For me, time was the skeleton of Patyegarang, like a graph against which it charted its own movement and meaning. This was the second Bangarra performance I’ve seen, and again, even against the breathless, swimming solos, the sections that struck me the most were the ones where the company moved in unison. Because really, the dancers weren’t in unison at all. The time signature was not the ordering principle: it was evident only as though submerged within or swallowed by each dancer. Each moving body appeared wrapped as though swaddled in some internal sense-making, which somehow coincided with the group. In these sections, the phrasing did not appear metered and regular, but worked to induce some kind of deeper affinity, precisely because each dancer retained some sense of bodily integrity or autonomy. I felt the time pull and bend, but it was expressed and experienced and perceived, as it always is, somewhere in the individual body. It had a specificity as well as an expansiveness and self-awareness. Which is how I feel, typing this final sentence, three days after I saw Patyegarang, at 1.30 in the morning, when counting minutes makes less sense than the crystallising of time, and code, and language, and feeling, here .



I have a scar on my left thumb, a tiny white one like a trickle of milk, like a splinter under the skin. I got it, like most of the burns and marks on my hands which have faded now, when I used to work at a bakery as a teenager, pulling hot trays out of the oven for $14 an hour. Scars gradually obliterate the specifics of pain, covering skin cells burned and slashed in a waxy film, like white-out over the wrong word. It occurs to me now that scars are themselves words swallowed, held in solution. How many times are the words ‘ouch!’ and ‘ahhh!’ etched into my hands, how many ‘fuck!’s, how many gasps of air pulled in sharply through clenched teeth?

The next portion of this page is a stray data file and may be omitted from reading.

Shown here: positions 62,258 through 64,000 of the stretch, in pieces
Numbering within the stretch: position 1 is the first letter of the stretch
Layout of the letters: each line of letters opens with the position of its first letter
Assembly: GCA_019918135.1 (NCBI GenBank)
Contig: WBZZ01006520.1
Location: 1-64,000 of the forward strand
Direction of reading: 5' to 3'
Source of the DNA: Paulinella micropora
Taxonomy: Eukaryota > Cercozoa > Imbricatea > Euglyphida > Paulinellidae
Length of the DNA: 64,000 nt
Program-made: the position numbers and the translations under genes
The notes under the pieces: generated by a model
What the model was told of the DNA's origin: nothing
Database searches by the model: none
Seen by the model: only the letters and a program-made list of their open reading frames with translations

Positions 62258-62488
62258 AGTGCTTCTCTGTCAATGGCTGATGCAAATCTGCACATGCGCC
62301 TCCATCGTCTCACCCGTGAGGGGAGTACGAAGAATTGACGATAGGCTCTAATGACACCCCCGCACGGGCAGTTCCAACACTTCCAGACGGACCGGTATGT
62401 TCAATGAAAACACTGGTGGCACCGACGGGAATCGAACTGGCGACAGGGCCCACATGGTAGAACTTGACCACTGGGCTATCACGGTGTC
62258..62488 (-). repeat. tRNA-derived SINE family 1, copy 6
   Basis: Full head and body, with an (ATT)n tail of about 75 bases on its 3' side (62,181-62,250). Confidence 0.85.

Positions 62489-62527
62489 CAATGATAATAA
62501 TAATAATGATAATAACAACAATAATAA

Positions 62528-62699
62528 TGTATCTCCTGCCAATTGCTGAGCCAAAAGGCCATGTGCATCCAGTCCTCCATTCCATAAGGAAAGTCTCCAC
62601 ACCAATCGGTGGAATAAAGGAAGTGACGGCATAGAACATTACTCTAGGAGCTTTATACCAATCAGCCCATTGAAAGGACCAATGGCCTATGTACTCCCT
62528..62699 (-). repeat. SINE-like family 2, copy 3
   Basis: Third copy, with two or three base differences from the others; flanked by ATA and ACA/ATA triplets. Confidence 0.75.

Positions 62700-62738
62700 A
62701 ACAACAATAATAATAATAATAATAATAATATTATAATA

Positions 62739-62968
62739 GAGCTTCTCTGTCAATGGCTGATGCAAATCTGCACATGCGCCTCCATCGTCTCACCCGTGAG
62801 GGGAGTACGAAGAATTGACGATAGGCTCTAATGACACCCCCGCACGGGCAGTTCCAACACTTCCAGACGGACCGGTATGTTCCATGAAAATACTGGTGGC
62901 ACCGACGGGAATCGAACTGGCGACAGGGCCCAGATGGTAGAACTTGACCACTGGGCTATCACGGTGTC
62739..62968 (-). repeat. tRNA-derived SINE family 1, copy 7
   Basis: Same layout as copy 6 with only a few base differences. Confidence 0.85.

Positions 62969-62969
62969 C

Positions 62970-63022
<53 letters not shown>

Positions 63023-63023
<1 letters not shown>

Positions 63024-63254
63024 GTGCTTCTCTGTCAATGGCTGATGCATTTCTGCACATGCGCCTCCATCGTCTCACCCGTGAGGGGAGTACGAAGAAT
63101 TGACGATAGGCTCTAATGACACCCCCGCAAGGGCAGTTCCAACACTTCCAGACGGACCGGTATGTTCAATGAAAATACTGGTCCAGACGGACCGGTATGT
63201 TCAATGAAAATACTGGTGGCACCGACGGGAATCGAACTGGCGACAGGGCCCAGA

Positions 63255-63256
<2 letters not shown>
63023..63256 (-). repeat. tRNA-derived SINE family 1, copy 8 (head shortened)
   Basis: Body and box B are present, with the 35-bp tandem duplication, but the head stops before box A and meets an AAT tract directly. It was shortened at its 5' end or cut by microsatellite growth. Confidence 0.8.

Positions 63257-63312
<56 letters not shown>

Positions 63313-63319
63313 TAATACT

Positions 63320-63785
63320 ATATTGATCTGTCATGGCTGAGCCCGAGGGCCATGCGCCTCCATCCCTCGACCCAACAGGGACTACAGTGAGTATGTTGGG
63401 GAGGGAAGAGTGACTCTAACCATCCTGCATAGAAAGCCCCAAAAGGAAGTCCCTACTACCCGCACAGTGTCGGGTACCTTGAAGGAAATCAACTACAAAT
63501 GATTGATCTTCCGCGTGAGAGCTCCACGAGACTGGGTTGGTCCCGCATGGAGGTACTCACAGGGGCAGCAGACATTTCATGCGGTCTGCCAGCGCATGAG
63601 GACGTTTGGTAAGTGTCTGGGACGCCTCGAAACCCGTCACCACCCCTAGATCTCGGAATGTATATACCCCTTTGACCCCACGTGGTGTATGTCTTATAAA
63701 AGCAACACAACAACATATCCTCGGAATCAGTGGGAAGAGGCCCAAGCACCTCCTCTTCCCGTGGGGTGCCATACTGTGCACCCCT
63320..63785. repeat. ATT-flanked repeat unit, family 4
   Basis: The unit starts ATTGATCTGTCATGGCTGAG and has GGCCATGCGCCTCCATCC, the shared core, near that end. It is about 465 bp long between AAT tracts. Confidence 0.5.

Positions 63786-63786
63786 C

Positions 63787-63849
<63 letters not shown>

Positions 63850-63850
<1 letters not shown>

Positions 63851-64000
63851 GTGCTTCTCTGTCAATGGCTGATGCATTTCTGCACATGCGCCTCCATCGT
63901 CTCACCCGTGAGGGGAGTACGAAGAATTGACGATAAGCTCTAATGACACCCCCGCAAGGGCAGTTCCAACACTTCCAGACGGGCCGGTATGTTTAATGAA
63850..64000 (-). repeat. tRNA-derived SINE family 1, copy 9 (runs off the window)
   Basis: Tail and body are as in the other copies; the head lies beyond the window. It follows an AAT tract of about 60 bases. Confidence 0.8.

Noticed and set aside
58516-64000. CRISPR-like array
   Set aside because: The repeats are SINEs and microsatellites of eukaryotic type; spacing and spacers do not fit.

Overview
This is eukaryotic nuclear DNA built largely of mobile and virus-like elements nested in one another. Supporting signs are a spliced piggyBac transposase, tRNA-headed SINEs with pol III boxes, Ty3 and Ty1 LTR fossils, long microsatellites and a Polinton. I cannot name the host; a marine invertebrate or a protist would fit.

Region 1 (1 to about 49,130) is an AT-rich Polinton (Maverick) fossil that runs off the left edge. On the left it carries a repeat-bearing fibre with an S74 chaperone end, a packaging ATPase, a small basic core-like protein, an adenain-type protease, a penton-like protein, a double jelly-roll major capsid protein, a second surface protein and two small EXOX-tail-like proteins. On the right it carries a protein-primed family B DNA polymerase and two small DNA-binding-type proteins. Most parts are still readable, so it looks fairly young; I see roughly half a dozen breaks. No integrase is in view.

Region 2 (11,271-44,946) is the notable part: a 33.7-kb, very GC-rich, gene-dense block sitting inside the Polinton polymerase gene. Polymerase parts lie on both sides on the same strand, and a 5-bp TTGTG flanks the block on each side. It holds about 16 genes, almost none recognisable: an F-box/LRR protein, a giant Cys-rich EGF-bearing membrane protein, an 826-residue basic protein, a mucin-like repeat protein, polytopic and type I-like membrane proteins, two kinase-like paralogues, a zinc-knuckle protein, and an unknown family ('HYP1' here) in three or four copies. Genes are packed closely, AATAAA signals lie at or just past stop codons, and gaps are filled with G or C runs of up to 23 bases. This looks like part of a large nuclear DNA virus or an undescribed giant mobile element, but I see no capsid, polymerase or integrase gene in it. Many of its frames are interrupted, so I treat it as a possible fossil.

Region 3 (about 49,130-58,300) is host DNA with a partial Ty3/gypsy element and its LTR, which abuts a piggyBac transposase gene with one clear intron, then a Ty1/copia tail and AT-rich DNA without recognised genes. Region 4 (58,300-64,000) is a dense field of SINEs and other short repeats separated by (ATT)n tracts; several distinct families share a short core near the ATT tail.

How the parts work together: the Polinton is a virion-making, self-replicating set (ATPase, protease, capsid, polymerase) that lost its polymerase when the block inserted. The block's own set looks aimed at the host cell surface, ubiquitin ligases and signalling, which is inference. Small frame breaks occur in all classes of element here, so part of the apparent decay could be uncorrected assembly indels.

Like scars, Mariana del Castillo’s sculptures are interruptions in the fabric of the body. Her exhibition Scars of a Ritual Past at Canberra Contemporary Art Space at Gorman House displays a palpable sense of physical and psychic energy, but it appears everywhere as tension constricted, like a scream caught in the throat, or a fist clenched in readiness to punch. This sense hits so much inside the architecture of the body, just beyond the clarity of words that I’m finding it difficult to describe what I mean. But it’s this halting ambiguity between the conceptual and the visceral that is her material. She engages the senses only to deny them, to push them back into the flesh of the body.


On entering the space, I’m struck first by the noise of neon tubes buzzing incessantly, spelling out words but speaking a kind of generalised hum. In one sculpture, the word ‘unquiet’ rests on the iron frame of a bed, and beneath it an old sewing machine, polished black. The rhythmic zapping in and out of the neon word replaces the mechanics of the sewing machine, whose forbidden roar is nevertheless embedded in its image. Un-quiet. Not quiet. I’m reminded that silence exists only when the expectation of hearing is denied. In this work, the threat of noise is deafening.


Several of the sculptures are made from metal beds, their functionality changed and challenged with alterations to their scale and orientation. One, upended, becomes a large altarpiece adorned with white neon, which reads ‘the tongue has no bone’. Others are miniaturized, but still I imagine bodies pressed between the metal posts, fingers gripping with pain or pleasure, and skin then released with a sticky metallic twang.


She Waits